Favourable conditions for fishers
A ll of the rivers in North Canterbury and the central South Island were low clear and fishable when I checked mid-week.
The snow-fed rivers in both regions are particularly low and while the salmon runs have gone through towards spawning waters in the North Canterbury region, I should remind anglers that the Central South Island salmon season is now closed.
With shorter days and low flows it's time for special care to avoid spooking trout.
The lower sun angle may reveal your presence on the riverbank or lake edge and you might want to study the "beat" carefully before approaching the water's edge.
Anyone contemplating some fishing time in Otago should be aware that flows in the Clutha River at Balclutha, the Shotover River and Kawarau River are at below normal flows for this time of year, with the Clutha River at Cardrona Confluence being well below normal flow.
The Kakanui River, Shag River, and the Taieri River at Canadian Flat have above normal flows, but all other rivers in Otago are currently at their normal flow.
The Lower Waitaki South Coastal Canterbury zone committee, will hold its monthly meeting at the Waimate Community Centre, Queen St, Waimate, on April 16.
It is scheduled as a three-hour meeting starting at 1pm and is open to the public.
If you understood my comments about the recent "water matters" meeting in Geraldine (Timaru Herald April 5) you will recall the speakers strongly suggested the need for communication and consultation.
Wednesday's meeting is an ideal opportunity to hear what the zone committee is doing and its ongoing plans to improve water quality and water quantity in their area.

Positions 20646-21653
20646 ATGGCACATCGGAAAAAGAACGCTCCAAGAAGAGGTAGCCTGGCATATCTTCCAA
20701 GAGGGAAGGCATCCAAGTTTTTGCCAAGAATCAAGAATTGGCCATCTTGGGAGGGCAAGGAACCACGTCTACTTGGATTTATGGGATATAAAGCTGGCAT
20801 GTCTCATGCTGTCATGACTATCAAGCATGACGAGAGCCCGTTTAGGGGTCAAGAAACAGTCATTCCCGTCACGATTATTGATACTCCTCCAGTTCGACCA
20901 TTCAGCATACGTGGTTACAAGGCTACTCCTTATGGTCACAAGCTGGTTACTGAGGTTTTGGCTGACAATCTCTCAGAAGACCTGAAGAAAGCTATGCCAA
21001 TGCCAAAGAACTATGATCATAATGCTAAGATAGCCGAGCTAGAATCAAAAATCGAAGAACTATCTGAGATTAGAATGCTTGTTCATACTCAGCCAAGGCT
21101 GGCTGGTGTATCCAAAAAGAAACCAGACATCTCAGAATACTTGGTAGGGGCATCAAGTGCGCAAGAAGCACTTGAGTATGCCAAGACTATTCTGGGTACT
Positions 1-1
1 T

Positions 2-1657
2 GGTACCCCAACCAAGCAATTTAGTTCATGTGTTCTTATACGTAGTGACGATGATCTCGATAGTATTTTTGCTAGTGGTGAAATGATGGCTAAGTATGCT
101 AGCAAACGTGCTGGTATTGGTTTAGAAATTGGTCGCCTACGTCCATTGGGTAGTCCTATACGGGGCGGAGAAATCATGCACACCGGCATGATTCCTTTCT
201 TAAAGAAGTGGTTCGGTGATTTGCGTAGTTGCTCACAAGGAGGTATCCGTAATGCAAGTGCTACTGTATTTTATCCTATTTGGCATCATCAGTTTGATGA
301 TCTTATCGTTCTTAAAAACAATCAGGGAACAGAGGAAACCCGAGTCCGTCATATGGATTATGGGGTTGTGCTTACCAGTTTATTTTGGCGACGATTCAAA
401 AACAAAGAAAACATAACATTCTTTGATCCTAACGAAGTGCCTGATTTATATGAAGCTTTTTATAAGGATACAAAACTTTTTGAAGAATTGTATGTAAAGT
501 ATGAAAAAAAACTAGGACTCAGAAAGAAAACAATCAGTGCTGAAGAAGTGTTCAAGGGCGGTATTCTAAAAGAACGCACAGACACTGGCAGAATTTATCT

From time to time I wish I had been born rich.
An e-mail this week invited me to enjoy some of the highest- quality outdoor experiences in the heart of the Newfoundland wilderness.
"Enjoy the morning birdsong while you observe moose and caribou grazing on the Lodge shoreline.
"Put your angling skills to the test as you cast a line for Atlantic salmon.
"Experience phenomenal fishing, with nearly 12,000 young Atlantic salmon returning to our rivers every year."
In overcast weather and drizzle on Thursday I read that their salmon fishing season runs from the end of June to early September, and I was being enticed to score what they called "a big summer catch".
Alas, it was the next line of the e-mail that halted my enthusiasm. The fee to stay at the lodge was US$3500 per person, so when I get my breath back I might venture to ask if that is for a day's guided fishing or for the whole season - unfortunately, the invitation was vague on this point.
Ecan advises that the Waihora Ellesmere Trust (WET) has recently completed its second short video Planting Native Plants.
It's said to be very practical, made with help from Environment Canterbury and WWF, and provides helpful advice for anyone thinking of undertaking a riparian planting project.
The video covers site preparation, planting and installing plant protection, and the maintenance required in the first few years.
At a time when so many farmers and community groups are actively attempting to manage berm areas and restrict leachates getting into streams, some readers might find it advantageous to e-mail firstname.lastname@example.org to obtain a copy of the video on CD or USB stick.
The date for this year's Take a Kid Fishing event in Christchurch is confirmed and the venue at the Groynes is booked for Sunday, October 19.
I expect there may be some consideration towards participation.
Last October the crowd of young anglers swelled to become maybe the largest in the two decades of the event. Numbers were said to be close to 6000 young anglers.
If you are interested, put this date on your calendar while it's fresh in your mind.
The Timaru Herald